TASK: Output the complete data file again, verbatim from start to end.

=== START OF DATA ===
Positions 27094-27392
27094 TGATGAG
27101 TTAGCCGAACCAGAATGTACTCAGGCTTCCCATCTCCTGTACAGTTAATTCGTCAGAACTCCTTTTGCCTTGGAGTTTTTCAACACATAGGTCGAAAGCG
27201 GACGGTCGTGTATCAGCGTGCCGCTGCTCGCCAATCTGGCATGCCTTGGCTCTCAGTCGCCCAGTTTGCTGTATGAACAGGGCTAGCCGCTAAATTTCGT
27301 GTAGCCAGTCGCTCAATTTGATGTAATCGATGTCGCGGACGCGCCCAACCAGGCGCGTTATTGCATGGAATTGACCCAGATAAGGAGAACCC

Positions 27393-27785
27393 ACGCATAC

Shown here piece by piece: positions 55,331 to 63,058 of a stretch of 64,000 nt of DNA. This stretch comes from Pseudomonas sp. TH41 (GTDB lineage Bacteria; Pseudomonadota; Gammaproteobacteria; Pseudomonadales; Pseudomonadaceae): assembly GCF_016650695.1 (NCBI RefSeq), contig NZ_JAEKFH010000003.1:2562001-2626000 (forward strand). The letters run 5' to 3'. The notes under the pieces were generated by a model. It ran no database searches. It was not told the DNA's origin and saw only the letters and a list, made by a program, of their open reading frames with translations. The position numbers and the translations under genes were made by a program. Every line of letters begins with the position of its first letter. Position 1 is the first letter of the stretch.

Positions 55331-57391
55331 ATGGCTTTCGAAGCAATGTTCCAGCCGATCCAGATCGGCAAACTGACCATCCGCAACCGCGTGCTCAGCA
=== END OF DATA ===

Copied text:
Positions 27094-27392
27094 TGATGAG
27101 TTAGCCGAACCAGAATGTACTCAGGCTTCCCATCTCCTGTACAGTTAATTCGTCAGAACTCCTTTTGCCTTGGAGTTTTTCAACACATAGGTCGAAAGCG
27201 GACGGTCGTGTATCAGCGTGCCGCTGCTCGCCAATCTGGCATGCCTTGGCTCTCAGTCGCCCAGTTTGCTGTATGAACAGGGCTAGCCGCTAAATTTCGT
27301 GTAGCCAGTCGCTCAATTTGATGTAATCGATGTCGCGGACGCGCCCAACCAGGCGCGTTATTGCATGGAATTGACCCAGATAAGGAGAACCC

Positions 27393-27785
27393 ACGCATAC

Shown here piece by piece: positions 55,331 to 63,058 of a stretch of 64,000 nt of DNA. This stretch comes from Pseudomonas sp. TH41 (GTDB lineage Bacteria; Pseudomonadota; Gammaproteobacteria; Pseudomonadales; Pseudomonadaceae): assembly GCF_016650695.1 (NCBI RefSeq), contig NZ_JAEKFH010000003.1:2562001-2626000 (forward strand). The letters run 5' to 3'. The notes under the pieces were generated by a model. It ran no database searches. It was not told the DNA's origin and saw only the letters and a list, made by a program, of their open reading frames with translations. The position numbers and the translations under genes were made by a program. Every line of letters begins with the position of its first letter. Position 1 is the first letter of the stretch.

Positions 55331-57391
55331 ATGGCTTTCGAAGCAATGTTCCAGCCGATCCAGATCGGCAAACTGACCATCCGCAACCGCGTGCTCAGCA